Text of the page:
How about you?
lydamorehouse: (Default)
I write so many things these days I'm sure it's hard to follow along, but, if you ARE following the School for Wayward Demons (looking at you, Frank G.) there is a new chapter up:  Gabe Sees Demons... And They See Him. Today's story is the introduction of one of "my" characters, Gabe Herrara.  The story also features art by Alexis Cooke:


If you didn't know, we actually have TWO artists working on the School for Wayward Demons.  So far, you've mostly seen the work of Mandie Brasington, but today, we not only get Gabe's debut, but Alexis' too.  This is just a small bit of a large piece I'm sure we'll see later on.

Anyway, I need to report that Glory is still alive.  I did try to take pictures of him, as I promised, but he's very concerned about that OTHER Siamese Fighting Fish that he can VERY CLEARLY SEE IN THAT REFLECTION, so he's always darting around trying to scare that troublesome dude away (my, but he is a handsome devil, though....)

In other news, today was super-busy. I worked from 9 to 1 at the Roseville Library.  I'm there today and Thursday shelving... it's all to see if I can continue to pass the numeric and alphabet quiz.  I guess I did well with the fiction, but I don't know how I did with the non-fiction because I had to leave before John had a chance to double-check my work.  Two things, I discovered today.  1) When allowed to work at my own pace, I shelve about a cart an hour, except non-fiction which takes me an hour and a HALF.  2) Yeah, I can see why John is testing people.  While shelving I came across a couple of books that were out of order.  I left notes for John saying, "Hey, I spotted this but didn't move it."  Because I wanted him to know that the problem was decidedly NOT ME.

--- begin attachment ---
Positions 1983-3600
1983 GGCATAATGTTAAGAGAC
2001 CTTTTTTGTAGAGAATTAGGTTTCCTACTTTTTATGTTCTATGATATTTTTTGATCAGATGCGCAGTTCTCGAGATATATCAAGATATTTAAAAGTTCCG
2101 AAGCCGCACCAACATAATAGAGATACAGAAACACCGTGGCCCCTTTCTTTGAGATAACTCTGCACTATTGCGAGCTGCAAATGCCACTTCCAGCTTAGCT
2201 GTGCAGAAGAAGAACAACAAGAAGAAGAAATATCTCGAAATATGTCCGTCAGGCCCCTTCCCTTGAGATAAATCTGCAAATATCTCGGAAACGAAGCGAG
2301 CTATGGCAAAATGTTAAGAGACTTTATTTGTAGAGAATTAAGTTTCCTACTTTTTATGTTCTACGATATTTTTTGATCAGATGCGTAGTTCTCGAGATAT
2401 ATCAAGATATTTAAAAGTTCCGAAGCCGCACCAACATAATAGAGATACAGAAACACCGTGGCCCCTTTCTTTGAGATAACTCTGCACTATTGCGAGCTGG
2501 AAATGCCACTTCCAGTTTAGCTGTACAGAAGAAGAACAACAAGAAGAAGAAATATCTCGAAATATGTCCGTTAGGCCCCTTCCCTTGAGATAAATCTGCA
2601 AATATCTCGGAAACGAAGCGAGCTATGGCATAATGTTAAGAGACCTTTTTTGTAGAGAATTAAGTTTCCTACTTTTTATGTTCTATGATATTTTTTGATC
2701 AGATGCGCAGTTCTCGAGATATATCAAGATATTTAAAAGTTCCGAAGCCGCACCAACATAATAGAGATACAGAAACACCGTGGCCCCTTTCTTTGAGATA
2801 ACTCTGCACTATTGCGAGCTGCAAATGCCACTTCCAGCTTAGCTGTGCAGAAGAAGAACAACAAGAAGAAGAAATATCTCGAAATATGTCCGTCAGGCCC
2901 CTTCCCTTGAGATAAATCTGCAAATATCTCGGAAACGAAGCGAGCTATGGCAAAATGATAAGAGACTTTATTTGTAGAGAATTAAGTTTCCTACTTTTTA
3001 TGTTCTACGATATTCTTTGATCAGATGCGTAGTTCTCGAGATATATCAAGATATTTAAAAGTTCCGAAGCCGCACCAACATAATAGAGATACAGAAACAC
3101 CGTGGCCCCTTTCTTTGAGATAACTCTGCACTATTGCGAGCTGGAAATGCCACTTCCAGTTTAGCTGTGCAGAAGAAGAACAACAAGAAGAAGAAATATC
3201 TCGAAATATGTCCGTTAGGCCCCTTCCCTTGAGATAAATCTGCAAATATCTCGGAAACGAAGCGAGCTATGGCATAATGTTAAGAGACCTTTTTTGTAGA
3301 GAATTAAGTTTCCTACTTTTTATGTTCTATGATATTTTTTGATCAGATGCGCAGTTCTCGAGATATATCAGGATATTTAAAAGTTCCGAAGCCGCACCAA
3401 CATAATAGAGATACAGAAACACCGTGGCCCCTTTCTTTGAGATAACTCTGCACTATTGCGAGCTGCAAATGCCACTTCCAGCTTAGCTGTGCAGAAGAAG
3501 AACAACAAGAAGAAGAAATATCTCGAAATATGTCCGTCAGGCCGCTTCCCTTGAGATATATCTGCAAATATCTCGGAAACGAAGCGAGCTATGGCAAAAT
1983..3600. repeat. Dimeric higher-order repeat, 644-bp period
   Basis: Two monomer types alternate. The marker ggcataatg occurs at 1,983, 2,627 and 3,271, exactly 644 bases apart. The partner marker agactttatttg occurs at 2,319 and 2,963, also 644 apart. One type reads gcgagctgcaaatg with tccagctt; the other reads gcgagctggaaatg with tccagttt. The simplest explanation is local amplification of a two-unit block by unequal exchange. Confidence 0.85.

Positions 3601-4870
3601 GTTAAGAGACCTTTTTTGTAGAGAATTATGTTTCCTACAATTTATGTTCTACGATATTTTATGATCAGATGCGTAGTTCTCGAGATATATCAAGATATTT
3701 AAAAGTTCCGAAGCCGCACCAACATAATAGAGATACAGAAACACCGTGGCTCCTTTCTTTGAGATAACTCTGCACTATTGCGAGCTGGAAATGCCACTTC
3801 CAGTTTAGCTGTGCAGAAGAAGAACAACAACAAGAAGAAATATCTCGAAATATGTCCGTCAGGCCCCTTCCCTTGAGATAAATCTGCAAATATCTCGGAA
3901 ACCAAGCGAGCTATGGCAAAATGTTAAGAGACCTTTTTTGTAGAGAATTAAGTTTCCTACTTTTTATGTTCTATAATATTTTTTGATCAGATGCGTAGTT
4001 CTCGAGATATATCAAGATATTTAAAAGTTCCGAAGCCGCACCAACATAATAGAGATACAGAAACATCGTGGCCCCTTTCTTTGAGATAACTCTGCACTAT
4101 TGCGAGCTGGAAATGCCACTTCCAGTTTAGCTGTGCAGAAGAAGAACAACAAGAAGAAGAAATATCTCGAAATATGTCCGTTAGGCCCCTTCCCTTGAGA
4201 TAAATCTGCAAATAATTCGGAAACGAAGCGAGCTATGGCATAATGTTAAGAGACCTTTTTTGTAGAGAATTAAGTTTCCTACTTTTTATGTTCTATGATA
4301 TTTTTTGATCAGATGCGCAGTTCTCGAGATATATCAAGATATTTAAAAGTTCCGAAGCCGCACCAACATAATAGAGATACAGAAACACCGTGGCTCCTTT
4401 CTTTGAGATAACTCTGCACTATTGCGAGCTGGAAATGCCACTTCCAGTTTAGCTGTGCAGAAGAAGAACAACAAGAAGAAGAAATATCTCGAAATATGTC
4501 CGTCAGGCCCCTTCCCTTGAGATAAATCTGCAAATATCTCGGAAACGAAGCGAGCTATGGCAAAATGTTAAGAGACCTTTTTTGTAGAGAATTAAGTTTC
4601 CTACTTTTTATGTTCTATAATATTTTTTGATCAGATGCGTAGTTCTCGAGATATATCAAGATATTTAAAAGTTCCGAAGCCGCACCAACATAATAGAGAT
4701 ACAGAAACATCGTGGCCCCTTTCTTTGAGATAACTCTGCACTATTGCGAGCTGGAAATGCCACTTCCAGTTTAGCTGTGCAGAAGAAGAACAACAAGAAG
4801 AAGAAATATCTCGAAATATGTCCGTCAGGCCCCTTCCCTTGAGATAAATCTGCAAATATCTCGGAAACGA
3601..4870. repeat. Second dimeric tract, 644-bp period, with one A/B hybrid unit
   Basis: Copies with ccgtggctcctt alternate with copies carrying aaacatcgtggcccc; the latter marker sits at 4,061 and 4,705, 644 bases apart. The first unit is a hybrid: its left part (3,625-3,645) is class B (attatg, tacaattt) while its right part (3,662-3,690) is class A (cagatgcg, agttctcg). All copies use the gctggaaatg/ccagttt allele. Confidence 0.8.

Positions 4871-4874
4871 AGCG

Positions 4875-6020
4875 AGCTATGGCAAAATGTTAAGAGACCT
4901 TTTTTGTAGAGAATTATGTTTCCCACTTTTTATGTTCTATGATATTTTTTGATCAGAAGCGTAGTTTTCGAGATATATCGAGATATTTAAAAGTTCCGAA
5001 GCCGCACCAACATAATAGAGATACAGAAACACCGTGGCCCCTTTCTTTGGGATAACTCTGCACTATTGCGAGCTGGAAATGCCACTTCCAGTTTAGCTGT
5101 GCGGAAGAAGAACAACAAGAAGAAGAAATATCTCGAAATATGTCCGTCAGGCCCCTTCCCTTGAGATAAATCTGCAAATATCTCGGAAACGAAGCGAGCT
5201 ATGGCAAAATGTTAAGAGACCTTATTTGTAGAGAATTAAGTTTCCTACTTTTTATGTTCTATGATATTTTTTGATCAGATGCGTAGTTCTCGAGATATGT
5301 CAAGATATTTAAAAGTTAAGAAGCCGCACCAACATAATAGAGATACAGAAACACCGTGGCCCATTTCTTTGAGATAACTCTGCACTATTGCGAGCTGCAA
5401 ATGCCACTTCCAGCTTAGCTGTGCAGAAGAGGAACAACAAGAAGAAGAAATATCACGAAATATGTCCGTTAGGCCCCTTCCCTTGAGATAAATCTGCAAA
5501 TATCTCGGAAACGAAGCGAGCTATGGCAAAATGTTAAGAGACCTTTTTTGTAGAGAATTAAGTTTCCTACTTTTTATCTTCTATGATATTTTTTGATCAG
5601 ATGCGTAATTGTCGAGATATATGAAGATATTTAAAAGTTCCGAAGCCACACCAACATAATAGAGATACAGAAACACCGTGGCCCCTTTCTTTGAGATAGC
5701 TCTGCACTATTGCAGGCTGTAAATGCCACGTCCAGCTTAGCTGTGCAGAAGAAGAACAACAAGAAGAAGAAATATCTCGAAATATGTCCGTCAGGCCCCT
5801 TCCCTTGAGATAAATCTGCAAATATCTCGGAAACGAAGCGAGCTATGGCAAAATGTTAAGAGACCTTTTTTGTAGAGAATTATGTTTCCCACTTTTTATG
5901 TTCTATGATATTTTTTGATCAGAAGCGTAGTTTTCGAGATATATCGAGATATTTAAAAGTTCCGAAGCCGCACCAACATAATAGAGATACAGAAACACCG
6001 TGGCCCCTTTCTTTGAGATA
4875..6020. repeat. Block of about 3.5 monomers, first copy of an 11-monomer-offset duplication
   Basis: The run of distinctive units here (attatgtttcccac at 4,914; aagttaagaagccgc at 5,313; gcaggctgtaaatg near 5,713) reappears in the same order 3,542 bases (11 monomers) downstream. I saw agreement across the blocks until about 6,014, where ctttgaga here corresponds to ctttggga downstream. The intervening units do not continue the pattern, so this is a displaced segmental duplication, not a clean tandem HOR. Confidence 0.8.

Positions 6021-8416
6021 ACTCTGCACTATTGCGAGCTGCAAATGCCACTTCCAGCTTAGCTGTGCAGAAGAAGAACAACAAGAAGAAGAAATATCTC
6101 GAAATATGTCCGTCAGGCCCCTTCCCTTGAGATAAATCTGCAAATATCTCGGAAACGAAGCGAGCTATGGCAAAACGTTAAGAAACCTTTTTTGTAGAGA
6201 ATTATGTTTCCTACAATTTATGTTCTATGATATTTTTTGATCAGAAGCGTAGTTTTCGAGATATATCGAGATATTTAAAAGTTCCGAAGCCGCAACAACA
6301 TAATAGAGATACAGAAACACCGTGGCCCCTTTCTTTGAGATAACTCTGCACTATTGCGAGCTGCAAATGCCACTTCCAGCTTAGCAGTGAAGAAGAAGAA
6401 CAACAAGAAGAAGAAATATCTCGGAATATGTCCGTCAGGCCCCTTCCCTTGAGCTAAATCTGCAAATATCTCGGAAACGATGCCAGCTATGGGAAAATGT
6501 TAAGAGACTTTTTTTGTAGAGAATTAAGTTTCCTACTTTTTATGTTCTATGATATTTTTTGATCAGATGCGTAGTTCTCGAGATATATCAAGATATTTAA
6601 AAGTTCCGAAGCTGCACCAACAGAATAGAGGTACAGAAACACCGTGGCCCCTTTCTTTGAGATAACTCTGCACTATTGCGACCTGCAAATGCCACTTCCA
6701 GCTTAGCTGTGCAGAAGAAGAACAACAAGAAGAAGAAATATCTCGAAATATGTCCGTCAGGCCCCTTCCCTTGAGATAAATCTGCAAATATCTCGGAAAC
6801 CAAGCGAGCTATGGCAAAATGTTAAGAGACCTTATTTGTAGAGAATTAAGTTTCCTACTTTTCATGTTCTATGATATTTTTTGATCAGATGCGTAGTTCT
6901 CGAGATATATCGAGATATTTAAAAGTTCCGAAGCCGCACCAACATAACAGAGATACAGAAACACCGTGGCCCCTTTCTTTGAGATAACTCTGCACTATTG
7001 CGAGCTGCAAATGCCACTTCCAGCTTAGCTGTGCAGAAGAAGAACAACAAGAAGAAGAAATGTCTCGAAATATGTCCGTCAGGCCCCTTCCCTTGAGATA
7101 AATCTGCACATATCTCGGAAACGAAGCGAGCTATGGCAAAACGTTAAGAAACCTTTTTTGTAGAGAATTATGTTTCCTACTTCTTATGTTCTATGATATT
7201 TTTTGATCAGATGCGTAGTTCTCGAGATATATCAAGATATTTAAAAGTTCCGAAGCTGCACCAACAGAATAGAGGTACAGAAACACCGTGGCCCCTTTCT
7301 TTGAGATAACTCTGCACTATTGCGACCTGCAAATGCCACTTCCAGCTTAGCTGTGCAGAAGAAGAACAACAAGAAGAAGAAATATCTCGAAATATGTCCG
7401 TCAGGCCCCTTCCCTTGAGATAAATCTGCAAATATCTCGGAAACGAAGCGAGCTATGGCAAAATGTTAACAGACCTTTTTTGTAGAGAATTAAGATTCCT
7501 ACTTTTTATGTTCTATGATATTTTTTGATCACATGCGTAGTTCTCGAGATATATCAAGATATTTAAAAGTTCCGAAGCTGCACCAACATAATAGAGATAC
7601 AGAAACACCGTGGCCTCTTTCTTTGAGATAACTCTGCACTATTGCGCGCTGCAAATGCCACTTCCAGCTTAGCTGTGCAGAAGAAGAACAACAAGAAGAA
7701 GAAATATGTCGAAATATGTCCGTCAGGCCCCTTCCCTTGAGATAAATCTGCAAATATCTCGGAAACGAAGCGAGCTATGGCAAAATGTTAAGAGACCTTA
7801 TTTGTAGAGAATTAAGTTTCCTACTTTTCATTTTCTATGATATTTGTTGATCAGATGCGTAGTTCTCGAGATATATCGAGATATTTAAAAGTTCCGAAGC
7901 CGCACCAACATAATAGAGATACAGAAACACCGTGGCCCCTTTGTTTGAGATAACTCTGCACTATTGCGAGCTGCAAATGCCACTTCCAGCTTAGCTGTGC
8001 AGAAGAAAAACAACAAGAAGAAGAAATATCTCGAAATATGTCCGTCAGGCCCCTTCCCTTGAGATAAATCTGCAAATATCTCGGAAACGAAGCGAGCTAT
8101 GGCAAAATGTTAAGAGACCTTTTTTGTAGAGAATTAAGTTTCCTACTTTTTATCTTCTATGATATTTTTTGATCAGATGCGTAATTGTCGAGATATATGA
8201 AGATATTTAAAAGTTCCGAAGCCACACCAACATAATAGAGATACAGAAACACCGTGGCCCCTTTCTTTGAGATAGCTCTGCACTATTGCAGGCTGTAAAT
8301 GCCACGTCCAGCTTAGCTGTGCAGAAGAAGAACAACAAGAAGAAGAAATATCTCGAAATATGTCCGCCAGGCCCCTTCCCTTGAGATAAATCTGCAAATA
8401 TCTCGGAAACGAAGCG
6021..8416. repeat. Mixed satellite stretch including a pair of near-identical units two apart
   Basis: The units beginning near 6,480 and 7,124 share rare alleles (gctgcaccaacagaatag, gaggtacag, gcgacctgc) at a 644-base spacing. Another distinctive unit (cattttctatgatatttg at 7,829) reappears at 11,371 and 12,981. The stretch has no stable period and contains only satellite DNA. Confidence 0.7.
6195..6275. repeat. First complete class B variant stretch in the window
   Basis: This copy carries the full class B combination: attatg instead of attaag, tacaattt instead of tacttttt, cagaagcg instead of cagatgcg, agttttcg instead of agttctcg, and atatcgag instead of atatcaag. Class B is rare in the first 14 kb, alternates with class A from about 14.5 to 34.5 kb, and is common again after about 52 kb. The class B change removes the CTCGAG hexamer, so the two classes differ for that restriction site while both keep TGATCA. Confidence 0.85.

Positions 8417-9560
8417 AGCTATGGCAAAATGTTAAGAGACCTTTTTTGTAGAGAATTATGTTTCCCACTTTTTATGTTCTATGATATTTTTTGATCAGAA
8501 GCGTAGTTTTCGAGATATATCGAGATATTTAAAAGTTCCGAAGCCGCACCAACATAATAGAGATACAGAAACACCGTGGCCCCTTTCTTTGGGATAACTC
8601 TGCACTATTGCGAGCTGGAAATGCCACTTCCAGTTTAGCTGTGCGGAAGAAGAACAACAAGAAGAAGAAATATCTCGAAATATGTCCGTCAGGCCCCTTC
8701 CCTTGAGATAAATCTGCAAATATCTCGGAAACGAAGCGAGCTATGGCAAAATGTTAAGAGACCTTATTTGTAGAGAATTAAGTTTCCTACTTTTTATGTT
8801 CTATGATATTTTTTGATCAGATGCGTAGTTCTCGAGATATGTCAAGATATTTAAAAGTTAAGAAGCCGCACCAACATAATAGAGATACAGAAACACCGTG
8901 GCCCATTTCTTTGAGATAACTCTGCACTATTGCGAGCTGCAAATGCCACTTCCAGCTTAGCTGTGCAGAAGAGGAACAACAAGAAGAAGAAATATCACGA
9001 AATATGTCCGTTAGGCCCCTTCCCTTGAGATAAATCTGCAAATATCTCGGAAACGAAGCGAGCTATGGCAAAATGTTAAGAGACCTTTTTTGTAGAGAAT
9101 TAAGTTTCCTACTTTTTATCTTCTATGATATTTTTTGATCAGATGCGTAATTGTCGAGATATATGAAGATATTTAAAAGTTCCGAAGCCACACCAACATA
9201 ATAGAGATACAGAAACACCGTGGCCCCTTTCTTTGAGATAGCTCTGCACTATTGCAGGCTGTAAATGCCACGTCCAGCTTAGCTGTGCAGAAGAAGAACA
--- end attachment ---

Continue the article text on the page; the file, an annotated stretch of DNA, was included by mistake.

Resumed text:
Oh, and another thing, their adult graphic novel section needs me.  Badly.  But, because it was quiz day, I could not spend the time organizing that.  The problem, frankly, isn't entirely the shelvers fault.  The problem is the way comic books are read and the way the librarians want things organized (which makes FAR MORE sense to a reader of graphic work than it would to your average shelver, who doesn't.)  BECAUSE how it's organized is first by manga, then (and this is different at Roseville) by general non-titled graphic work, and then by collected series (ala Batman, Spider-Man, etc.)  So that people can know what is collected and what is NOT, there is a handy list, which I consult regularly because (of course) it's different at each branch (kind of. Mostly it's the same, but the collect somethings I wouldn't think to and don't collect some I think they ought, so I always double-check.)